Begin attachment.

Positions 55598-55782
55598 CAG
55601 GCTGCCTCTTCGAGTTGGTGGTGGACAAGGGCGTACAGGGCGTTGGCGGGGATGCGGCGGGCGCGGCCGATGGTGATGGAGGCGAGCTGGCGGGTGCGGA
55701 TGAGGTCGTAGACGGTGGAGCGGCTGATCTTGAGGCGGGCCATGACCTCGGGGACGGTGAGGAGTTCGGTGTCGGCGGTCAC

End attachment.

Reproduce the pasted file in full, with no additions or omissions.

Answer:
Positions 55598-55782
55598 CAG
55601 GCTGCCTCTTCGAGTTGGTGGTGGACAAGGGCGTACAGGGCGTTGGCGGGGATGCGGCGGGCGCGGCCGATGGTGATGGAGGCGAGCTGGCGGGTGCGGA
55701 TGAGGTCGTAGACGGTGGAGCGGCTGATCTTGAGGCGGGCCATGACCTCGGGGACGGTGAGGAGTTCGGTGTCGGCGGTCAC